Thursday, January 05, 2017

Debating Sant Antoni

They like their debates in Sa Pobla. The citizens have, for example, been invited to debate the town's touristic future. As it has no obvious touristic past, they have been debating from a more or less blank sheet of paper. Yet there is one aspect of the town's past - from a very long time ago - that has entered into this all but non-existent touristic past: the legendary Sant Antoni.

They were debating the Egyptian ancient himself the other evening. A group of youths - a mistranslation if there ever was one, given that "jóvenes" (aka "joves") can be applied to anyone up to roughly the age of thirty or even older - had organised a gathering during which one of the hottest topics for discussion was what type of dress should be worn for the Sant Antoni fiestas. It wasn't what they had in mind, but dress code advice might be said to be very simple - something warm.

The debate was otherwise under the broad title of "where's the fiesta going". In order to answer this, it was important to know where it had been, which of course takes one way back when - to the fourteenth century way back when. Following an explanation of this, there was a roundtable debate (another one) featuring eminent figures such as the mayor.

And what did they conclude? Well, nothing really, and it was unlikely that they would have arrived at anything dramatically different, given that the Obreria de Sant Antoni (represented at the roundtable) pretty much dictates what goes on. If the demons don't watch their demonic protocols, for example, they can find themselves on the wrong end of an obreria ticking-off. Which they have in the past.

Sant Antoni, in a Sa Pobla style - and it is the most important of the Antoni styles - starts as soon as the Kings are done and dusted. On Saturday, they drag the old boy out of storage for another year and hit the Antoni trail, one of the most significant rituals being the election of the "clamater" by the group of notables known as "La Prohomenia". The clamater is the one charged with leading the cry of "Visca Sant Antoni" during the Compline. The "jóvenes" would be well advised to not consider any tampering with this ritual, given that it was only restored in 2002 after a hiatus of some eighty years because someone had decreed that this shouting was all rather unseemly for a church service.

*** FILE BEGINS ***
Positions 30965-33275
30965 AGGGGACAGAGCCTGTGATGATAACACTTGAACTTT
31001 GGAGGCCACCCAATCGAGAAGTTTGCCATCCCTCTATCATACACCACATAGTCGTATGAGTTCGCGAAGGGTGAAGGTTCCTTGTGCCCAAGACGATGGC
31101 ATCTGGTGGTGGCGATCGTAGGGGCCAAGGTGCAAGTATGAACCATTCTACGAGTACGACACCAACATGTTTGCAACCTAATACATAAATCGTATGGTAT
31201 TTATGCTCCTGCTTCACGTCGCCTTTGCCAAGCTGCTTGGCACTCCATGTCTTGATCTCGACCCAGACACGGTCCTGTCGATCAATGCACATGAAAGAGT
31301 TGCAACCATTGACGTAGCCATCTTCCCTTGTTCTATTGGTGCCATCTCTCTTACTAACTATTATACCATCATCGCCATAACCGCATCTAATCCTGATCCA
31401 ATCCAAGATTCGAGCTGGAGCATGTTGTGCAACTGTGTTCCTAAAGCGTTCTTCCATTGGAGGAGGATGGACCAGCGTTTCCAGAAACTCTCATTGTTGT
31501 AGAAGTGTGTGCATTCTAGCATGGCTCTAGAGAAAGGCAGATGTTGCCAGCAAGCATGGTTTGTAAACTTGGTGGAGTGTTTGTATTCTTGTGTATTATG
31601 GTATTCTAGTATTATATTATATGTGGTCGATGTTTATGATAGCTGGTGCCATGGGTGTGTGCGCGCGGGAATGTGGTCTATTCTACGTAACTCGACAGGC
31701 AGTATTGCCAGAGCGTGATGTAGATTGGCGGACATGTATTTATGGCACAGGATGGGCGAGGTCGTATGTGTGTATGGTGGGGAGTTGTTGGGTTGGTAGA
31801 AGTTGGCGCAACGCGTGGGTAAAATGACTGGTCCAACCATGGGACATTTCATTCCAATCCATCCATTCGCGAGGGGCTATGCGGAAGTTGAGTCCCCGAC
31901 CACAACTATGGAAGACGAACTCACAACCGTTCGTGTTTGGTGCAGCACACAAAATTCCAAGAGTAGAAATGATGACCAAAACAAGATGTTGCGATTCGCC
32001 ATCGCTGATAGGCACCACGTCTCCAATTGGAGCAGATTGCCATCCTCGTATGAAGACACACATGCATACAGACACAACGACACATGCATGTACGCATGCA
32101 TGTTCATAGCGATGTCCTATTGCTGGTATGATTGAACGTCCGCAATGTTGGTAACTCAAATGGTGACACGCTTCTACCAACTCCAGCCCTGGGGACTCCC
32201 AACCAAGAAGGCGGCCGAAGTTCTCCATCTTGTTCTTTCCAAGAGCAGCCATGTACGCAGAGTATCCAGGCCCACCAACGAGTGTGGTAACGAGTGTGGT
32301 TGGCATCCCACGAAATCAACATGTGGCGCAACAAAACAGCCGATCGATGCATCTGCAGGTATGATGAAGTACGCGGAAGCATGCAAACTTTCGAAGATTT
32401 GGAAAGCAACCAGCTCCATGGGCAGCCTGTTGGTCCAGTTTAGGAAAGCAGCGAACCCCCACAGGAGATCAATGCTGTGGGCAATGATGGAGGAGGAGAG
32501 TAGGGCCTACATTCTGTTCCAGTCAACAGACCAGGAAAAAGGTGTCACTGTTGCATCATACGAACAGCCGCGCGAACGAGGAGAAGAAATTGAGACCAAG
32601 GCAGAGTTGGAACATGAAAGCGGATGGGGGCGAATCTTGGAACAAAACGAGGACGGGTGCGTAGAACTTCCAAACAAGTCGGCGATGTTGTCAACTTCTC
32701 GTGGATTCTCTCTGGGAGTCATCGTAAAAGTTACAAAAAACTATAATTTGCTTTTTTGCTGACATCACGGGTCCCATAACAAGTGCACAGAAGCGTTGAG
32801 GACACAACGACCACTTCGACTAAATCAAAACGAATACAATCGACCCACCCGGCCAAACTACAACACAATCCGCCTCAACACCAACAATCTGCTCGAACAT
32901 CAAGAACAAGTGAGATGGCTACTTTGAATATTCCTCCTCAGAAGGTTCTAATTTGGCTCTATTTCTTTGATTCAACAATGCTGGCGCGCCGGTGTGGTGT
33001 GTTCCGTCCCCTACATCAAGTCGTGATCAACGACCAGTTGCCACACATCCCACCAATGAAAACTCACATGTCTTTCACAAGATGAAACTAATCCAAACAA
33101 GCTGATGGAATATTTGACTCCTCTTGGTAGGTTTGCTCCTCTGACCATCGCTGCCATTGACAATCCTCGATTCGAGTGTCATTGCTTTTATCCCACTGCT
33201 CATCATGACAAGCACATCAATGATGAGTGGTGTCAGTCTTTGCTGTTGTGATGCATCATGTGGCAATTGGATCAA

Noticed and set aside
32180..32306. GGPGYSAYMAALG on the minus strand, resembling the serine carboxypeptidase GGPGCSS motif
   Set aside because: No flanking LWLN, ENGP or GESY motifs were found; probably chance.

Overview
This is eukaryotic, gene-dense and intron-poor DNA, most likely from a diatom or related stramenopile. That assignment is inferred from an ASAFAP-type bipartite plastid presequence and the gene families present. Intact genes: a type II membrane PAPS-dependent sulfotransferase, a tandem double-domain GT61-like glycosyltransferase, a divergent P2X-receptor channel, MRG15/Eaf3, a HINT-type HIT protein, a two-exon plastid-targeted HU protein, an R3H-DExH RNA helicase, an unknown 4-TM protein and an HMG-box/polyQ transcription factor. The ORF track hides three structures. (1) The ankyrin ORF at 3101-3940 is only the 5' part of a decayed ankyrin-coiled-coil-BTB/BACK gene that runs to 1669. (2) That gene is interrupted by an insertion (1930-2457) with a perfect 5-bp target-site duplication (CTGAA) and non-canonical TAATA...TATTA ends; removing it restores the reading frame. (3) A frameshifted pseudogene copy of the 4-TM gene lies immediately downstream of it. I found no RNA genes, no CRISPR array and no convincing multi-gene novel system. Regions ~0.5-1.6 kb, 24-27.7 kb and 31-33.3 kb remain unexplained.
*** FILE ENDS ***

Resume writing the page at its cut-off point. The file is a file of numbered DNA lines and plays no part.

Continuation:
Mayor Ferragut reflects that the Sant Antoni fiesta has withstood revolutions, wars and periods of famine. Despite all of these, it has always gone ahead, albeit it is hard to know how he can say this with absolute certainty. But the roots of the fiesta are strong and profound. All the ancestry provides a form of substrate, the environment in which the organism of the people lives. Or something like that.

The mayor is therefore not for any change; not radical anyway. The fiesta has remained largely intact since time immemorial and will doubtless remain intact until hell freezes over and the demons are no more. Nevertheless, there is (and was) some sense in having a debate as to the fiesta's future. Partly that is because fiestas don't stand still. There is plenty of evidence which demonstrates how the "jóvenes" of other towns have shown a way forward and breathed new life into the same procedure as every year. They have created traditions for contemporary times, such as with the Much of Sineu, itself based on a traditional folk tale.

A further reason is tourism. The two debates thus collide, if there is a genuine wish that they should. One of the strange things about Sant Antoni - and there is a great deal which is strange - is that it has been a fiesta in the national touristic interest since the mid-1960s, a declaration which had virtually no impact and hasn't had. It's as if nowadays they've forgotten that the declaration was made. Perhaps it needs reviving, rather like the clamater was.

Or is there something lurking in the mayoral substrate which would prefer that the declaration hadn't been made? After all, it is from a time when you know who was in charge, and the Francoists did make something of a habit of attaching themselves to certain traditions and attempting to pass them off as being "Spanish". Where Sant Antoni is concerned, that would never do. His existence in Sa Pobla and Mallorca owes everything to his cult having been shipped across the sea by the various Jaumes.

But if this town is to ever be serious about its tourism debate - and they do wish to place an emphasis on the local culture - then it has this great fiesta advantage, one stronger and more profound than any largesse which might be bestowed on it courtesy of holiday rentals' legislation. Visca Sant Antoni. Visca turisme?

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